Forkhead box protein O1 (FOXO1) is a multifunctional transcription factor of the forkhead family. It may function as a tumor suppressor through its ability to regulate cellular events, including cell proliferation, apoptosis, and cell cycle control. As reported, FOXO1 is downregulated in papillary thyroid carcinoma (PTC). However, the function of FOXO1 in human PTC remains unclear. In this study, we investigated the function and underlying regulatory mechanisms of FOXO1 in PTC cells. PTC cell lines K1 and TPC1 were transiently transfected with FOXO1 small interfering RNA (siRNA) and negative control RNA. Successful transfection was confirmed by RT-qPCR and Western blot analysis. 3-(4,5-Dimethylthiazol-2-yl)-2,5-diphenyltetrazolium bromide cell proliferation assays, colony formation assays, apoptosis, and cell cycle assays were used to explore the potential function of FOXO1 in the PTC cell lines. We found that downregulation of FOXO1 promoted cellular proliferation, enhanced clonogenesis, and inhibited cellular apoptosis. However, the cell cycle was not markedly affected by FOXO1 siRNA. Furthermore, Bim, a downstream target of the Akt/FOXO1 signaling pathway, was downregulated at both mRNA and protein levels in cells transfected with FOXO1 siRNA. Collectively, these results indicate that FOXO1 may play an important role in inhibiting PTC development by regulating cellular proliferation, growth, and apoptosis. FOXO1 expression is a potentially useful biomarker for human PTC. Moreover, tumorigenesis of PTC may be associated with repression of the Akt/FOXO1/Bim signaling pathway. PMID:26664140

  6. The transcription factors E2A and HEB act in concert to induce the expression of FOXO1 in the common lymphoid progenitor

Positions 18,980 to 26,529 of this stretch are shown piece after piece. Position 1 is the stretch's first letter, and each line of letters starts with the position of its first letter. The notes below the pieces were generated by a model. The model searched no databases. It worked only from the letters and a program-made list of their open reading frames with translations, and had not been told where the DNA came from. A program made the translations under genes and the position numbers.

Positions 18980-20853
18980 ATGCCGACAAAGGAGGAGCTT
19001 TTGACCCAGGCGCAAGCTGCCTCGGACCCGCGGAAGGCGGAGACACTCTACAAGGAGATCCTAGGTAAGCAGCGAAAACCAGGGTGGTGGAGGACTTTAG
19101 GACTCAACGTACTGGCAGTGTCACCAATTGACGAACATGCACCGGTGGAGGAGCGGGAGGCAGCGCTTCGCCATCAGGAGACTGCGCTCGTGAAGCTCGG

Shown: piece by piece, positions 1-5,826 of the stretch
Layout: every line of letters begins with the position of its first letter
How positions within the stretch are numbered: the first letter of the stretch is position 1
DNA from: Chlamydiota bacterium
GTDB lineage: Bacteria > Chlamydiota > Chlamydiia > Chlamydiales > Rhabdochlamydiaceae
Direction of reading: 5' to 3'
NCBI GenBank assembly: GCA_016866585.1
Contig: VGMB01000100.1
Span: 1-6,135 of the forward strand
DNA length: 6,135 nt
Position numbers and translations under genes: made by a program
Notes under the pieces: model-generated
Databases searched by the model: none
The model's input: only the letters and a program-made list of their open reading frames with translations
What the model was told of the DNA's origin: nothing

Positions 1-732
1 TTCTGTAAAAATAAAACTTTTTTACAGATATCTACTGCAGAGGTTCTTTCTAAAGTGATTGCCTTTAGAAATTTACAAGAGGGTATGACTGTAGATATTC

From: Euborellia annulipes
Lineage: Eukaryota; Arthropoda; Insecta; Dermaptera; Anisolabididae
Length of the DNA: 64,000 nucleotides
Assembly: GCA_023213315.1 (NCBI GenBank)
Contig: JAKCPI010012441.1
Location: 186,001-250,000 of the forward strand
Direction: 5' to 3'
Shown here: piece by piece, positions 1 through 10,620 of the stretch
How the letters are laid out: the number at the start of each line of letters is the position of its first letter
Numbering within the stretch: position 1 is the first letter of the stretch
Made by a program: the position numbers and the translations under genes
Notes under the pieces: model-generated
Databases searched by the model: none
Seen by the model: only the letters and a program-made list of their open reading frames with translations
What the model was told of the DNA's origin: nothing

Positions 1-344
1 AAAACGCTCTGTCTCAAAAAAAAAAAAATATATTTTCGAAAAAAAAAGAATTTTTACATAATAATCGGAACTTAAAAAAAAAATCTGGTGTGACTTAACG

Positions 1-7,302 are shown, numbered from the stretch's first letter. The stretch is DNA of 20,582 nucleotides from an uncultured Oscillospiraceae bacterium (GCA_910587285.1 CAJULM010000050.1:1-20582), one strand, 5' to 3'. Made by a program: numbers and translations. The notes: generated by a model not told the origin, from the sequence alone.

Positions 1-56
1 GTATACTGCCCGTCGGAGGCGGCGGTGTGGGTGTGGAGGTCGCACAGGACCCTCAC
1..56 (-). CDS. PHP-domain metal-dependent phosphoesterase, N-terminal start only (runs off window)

PubMed Central

    Welinder, Eva; Mansson, Robert; Mercer, Elinore M.; Bryder, David; Sigvardsson, Mikael; Murre, Cornelis

    2011-01-01

    Recent studies have identified a number of transcriptional regulators, including E proteins, EBF1, FOXO1, and PAX5, that act together to orchestrate the B-cell fate. However, it still remains unclear as to how they are linked at the earliest stages of B-cell development. Here, we show that lymphocyte development in HEB-ablated mice exhibits a partial developmental arrest, whereas B-cell development in E2A+/−HEB−/− mice is completely blocked at the LY6D− common lymphoid progenitor stage. We show that the transcription signatures of E2A- and HEB-ablated common lymphoid progenitors significantly overlap. Notably, we found that Foxo1 expression was substantially reduced in the LY6D− HEB- and E2A-deficient cells. Finally, we show that E2A binds to enhancer elements across the FOXO1 locus to activate Foxo1 expression, linking E2A and FOXO1 directly in a common pathway. In summary, the data indicate that the earliest event in B-cell specification involves the induction of FOXO1 expression and requires the combined activities of E2A and HEB. PMID:21972416

  7. Analysis of FOXO1 mutations in diffuse large B-cell lymphoma | Office of Cancer Genomics

    Cancer.gov

    Abstract: Diffuse large B-cell lymphoma (DLBCL) accounts for 30% to 40% of newly diagnosed lymphomas and has an overall cure rate of approximately 60%. Previously, we observed FOXO1 mutations in non-Hodgkin lymphoma patient samples. To explore the effects of FOXO1 mutations, we assessed FOXO1 status in 279 DLBCL patient samples and 22 DLBCL-derived cell lines.

  8. Integrated discovery of FOXO1-DNA stabilizers from marine natural products to restore chemosensitivity to anti-EGFR-based therapy for metastatic lung cancer.

    PubMed

    Sun, Yingjia; Ai, Xinghao; Hou, Jingwen; Ye, Xiangyun; Liu, Ruijun; Shen, Shengping; Li, Ziming; Lu, Shun

    2017-01-31